A Comparative Study of Immediate and Delayed Supine Position on Hemodynamic Changes of Patients Undergoing Hemorrhoid and Fischer Surgery under Spinal Anesthesia
Iranian Journal of Emergency Medicine,
Vol. 9 No. 1 (2022),
Introduction: Spinal anesthesia is generally used for surgeries related to the lower abdomen, perineum, and lower limbs. The purpose of this study is to compare immediate and delayed supine positions on the hemodynamic changes of patients undergoing hemorrhoid and Fischer surgeries under spinal anesthesia.
Methods: The present study is a case-control study that was conducted on 60 patients who were candidates for hemorrhoid and fissure surgery in Motahari Hospital of Jahrom city by a specific surgeon. Patients were randomly assigned to one of two groups of 30 people in the immediate and delayed supine positions. After the spinal anesthesia, the patients in the delayed supine position group were kept in a sitting position for 3-5 minutes and then assumed the surgical position. In the immediate supine position group, the patients were placed in the supine position after receiving spinal anesthesia and were ready for surgery. Systolic blood pressure, diastolic blood pressure, respiration, arterial oxygen saturation, and pulse of the patient were measured and recorded before and immediately after the position and at 10, 5, 15, 30, 45, 60, and 90 minutes after the position. Data analysis was done using descriptive and inferential statistics tests at a significance level of P<0.05.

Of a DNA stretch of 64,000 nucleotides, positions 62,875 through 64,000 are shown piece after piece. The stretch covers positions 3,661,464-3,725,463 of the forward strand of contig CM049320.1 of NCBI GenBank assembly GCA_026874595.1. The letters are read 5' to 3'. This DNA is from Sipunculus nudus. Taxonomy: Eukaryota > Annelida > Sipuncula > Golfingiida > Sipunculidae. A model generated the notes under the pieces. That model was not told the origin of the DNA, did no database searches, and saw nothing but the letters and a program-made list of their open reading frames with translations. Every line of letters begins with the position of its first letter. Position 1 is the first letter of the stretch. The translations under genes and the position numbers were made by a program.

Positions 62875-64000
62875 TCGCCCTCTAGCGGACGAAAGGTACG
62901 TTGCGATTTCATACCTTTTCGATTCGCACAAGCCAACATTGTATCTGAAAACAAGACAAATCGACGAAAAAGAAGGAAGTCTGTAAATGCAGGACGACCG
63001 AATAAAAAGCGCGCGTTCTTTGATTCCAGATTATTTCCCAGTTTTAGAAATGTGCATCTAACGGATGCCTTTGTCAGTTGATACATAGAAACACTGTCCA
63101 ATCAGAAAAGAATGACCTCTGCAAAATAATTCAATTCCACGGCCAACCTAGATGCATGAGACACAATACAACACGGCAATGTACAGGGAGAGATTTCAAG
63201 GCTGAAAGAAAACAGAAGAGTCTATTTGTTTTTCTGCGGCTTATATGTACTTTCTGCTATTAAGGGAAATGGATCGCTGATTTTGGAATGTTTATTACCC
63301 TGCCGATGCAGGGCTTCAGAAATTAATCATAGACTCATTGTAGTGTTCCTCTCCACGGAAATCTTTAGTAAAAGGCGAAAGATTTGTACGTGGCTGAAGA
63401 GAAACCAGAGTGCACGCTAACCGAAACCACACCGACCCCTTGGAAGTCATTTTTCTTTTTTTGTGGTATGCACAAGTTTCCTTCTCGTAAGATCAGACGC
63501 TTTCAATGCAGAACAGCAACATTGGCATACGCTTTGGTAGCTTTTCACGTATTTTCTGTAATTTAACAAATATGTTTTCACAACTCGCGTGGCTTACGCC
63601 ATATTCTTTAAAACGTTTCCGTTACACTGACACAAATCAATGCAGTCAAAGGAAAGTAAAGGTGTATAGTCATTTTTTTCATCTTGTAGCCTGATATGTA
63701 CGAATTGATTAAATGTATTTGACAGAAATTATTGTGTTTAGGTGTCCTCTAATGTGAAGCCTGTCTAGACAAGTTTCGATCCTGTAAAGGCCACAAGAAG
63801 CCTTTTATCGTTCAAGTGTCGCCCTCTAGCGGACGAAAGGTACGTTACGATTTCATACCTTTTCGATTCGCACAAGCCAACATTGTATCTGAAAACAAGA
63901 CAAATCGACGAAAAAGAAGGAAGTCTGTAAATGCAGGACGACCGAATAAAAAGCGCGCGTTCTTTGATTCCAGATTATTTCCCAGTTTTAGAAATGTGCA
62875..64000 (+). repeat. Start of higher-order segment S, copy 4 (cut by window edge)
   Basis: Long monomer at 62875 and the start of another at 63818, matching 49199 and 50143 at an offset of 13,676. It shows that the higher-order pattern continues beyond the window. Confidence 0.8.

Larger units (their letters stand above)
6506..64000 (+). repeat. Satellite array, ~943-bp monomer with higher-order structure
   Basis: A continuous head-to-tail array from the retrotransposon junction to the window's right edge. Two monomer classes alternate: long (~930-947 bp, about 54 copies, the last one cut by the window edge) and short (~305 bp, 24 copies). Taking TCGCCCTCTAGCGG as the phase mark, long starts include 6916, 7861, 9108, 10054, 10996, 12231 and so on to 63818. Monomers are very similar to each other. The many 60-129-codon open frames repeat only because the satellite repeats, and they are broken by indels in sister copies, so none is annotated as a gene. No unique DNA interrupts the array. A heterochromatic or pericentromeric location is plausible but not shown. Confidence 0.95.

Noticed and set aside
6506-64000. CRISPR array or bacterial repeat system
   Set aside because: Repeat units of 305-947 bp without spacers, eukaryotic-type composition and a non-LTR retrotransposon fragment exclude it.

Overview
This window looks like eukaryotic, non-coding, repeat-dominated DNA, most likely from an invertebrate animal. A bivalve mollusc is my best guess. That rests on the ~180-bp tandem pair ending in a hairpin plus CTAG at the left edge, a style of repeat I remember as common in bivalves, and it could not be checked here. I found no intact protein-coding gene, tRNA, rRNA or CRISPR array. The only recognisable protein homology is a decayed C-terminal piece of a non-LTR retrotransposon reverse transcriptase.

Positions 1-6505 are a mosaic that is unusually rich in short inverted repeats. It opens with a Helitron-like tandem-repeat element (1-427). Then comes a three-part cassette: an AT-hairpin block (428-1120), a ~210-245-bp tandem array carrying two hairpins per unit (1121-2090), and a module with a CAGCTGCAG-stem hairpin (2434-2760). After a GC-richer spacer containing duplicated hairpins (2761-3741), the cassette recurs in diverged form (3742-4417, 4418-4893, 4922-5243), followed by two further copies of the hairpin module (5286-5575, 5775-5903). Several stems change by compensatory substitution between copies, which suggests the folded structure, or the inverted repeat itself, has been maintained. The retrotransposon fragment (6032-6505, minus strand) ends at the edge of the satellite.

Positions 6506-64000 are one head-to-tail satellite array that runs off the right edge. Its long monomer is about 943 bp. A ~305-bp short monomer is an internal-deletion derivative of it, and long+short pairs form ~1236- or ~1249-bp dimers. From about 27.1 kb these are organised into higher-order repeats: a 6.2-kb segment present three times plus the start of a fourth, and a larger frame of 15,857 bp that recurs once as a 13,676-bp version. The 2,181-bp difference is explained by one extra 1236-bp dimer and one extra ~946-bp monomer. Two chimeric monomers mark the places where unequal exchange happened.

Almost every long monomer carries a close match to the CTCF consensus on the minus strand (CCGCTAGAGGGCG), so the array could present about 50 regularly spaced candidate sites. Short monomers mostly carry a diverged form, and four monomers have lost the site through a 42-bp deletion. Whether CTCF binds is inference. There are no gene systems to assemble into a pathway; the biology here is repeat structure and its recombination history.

Results: The study groups were similar in terms of age and body mass index variables. The mean trend of systolic and diastolic blood pressure in the immediate supine position and delayed supine position groups showed a significant difference from the time before spinal anesthesia to 90 minutes after the operation (P<0.001). The trend of mean MAP and heart rate in the immediate supine position and delayed supine position groups showed a significant difference from the time before spinal anesthesia to 90 minutes after the operation (P<0.001). The amount of ephedrine consumed in the delayed supine position group (10%) was significantly lower than in the immediate supine position group (50%) (P=0.003).
Conclusion: The present study has indicated that the use of a delayed supine position can significantly reduce the number of hemodynamic changes over time compared to the immediate supine position and minimize the amount of ephedrine used to compensate for pressure drop.
- Immediate supine position
- Delayed supine position
- Spinal anesthesia
How to Cite
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